A Answers (10)
There are three types of skin cancer:
The most common type of skin cancer diagnosed in humans and the most common cancer diagnosed in general in humans is basal cell carcinoma. Over 2 million cases of basal cell carcinoma were reported in 2010. After basal cell carcinoma, squamous cell carcinoma is the second most common type of skin cancer, with around 750.000 cases in 2010 diagnosed. Melanoma, the 3rd most common type and the most dangerous type of common skin cancer had around 75,000 cases diagnosed last year. Early detection and treatment is key for all types of skin cancers.
Skin cancer, which includes squamous cell cancer, basal cell cancer and melanoma, is the most common cancer in the United States and its incidence is steadily rising.
Skin cancer is the most common cancer diagnosed in the United States. The three main types of skin cancer are called basal cell, squamous cell, and malignant melanoma. Basal and squamous are most often associated with areas of high sun exposure and are usually curable through removing the lesion. Melanoma is the least common of the 3 types of skin cancer but is also considered the most deadly. If caught early it is also readily curable, however if not removed it can spread too many parts of the body. Once this happens, the outlook is less favorable.
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My answer is very different than most physicians. Skin cancers include basal cell carcinomas (BCCs), squamous cell carcinomas (SCCs) and melanomas. The latter two have a much greater tendency to metastasize (spread) than the first. The rate at which a melanoma can progress to metastatic stage is faster than that of most squamous cell carcinomas. Basal cell carcinomas can spread but usually grow in their local areas.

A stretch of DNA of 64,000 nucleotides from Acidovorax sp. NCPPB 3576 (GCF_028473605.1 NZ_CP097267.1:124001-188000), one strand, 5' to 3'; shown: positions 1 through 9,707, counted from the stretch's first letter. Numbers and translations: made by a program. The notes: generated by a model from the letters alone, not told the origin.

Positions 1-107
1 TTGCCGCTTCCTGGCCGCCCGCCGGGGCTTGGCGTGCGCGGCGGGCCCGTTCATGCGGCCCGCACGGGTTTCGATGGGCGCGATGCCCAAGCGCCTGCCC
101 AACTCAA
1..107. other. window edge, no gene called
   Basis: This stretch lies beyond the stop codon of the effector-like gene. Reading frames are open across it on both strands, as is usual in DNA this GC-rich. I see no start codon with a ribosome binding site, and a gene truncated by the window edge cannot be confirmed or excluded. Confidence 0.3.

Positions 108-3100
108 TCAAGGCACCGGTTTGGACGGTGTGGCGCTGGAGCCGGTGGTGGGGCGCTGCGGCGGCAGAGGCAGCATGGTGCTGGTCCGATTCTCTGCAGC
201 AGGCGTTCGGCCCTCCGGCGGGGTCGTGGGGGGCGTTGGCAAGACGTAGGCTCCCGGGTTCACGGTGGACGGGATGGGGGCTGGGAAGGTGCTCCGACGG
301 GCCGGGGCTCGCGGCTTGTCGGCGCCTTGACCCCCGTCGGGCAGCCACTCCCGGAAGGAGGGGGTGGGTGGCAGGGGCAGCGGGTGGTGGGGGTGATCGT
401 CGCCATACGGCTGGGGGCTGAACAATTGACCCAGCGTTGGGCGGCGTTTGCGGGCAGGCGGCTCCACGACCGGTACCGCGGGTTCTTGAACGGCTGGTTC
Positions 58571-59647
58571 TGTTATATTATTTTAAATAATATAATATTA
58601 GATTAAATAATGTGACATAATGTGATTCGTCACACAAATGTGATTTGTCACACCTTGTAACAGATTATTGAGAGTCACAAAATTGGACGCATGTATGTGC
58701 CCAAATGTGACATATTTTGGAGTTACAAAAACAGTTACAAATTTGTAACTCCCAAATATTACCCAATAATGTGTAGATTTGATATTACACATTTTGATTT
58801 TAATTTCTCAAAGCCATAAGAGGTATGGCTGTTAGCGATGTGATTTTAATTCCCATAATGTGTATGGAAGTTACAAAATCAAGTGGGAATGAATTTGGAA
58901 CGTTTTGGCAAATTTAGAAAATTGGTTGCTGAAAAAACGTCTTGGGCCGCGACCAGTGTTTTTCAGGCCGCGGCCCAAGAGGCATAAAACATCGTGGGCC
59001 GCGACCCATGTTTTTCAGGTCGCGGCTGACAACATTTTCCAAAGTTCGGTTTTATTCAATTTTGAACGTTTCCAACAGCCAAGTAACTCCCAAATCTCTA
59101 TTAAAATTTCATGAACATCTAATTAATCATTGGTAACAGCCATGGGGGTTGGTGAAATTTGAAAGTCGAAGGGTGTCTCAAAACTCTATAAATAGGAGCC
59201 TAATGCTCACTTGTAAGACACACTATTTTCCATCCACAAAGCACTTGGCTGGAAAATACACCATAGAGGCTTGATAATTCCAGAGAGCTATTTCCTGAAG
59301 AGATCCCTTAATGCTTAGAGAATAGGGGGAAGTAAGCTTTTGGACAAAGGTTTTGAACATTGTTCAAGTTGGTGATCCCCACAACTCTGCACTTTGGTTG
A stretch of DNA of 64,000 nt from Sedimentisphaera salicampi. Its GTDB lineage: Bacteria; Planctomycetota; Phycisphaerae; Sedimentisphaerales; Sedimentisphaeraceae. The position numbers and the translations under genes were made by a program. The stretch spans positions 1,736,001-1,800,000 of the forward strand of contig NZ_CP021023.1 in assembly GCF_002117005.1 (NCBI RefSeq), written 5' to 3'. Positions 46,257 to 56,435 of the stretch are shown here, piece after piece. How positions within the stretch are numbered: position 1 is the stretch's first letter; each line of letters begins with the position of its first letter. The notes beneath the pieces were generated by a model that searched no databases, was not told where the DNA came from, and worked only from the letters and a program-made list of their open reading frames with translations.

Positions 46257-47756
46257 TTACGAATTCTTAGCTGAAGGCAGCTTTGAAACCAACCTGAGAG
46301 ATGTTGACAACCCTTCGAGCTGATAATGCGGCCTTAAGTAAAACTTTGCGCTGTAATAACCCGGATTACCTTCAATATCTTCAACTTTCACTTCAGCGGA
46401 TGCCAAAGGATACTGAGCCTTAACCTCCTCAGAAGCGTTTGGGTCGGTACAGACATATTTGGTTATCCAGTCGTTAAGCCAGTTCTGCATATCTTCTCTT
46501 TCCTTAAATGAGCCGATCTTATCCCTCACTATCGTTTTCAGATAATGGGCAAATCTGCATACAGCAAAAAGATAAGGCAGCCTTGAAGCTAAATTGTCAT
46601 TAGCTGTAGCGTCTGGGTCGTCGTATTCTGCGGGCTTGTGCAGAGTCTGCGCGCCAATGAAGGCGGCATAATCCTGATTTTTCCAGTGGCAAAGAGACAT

Actinic keratoses (AKs) are part of the spectrum of squamous cell carcinomas. They occur as small rough bumps. They are often better felt than seen, and many patients of fair skin have a large number of these lesions. More than 1/100 of these progress into a squamous cell carcinoma. There are many patients who have had a few basal cell carcinomas but 100s of actinic keratoses. The late Dr. Bernard Ackerman, a world-renowned dermatopathologist, referred to AKs as squamous cell carcinomas, superficial type. That is because he felt that one could not draw a line distinctly between the evolution of a squamous cell carcinoma from an AK and that it just evolves, step after step. AKs do not develop into BCCs. When considering AKs to be a prelude to SCC, then they are the most common neoplastic (cancer) growths.
Important developments in the fight against skin cancer include: better sunscreens, public education about the danger of sun exposure, preventative measures including topical therapy such as photodynamic therapy, 5-fluorouracil, imiquimod, ergothioneine, and other agents that might decrease the numbers of new skin cancers in the future. Mohs micrographic surgery is a gold standard treatment for invasive skin cancer, especially on most facial areas, but also is indispensable in recurrent disease and areas in which tissue conservation is in order, or if the microscopic pattern of growth is more indicative of an aggressive growth pattern. Mohs Micrographic Surgery provides the greatest chance of cure of skin cancer while providing the greatest tissue conservation (smallest hole possible to completely eradicate the cancer).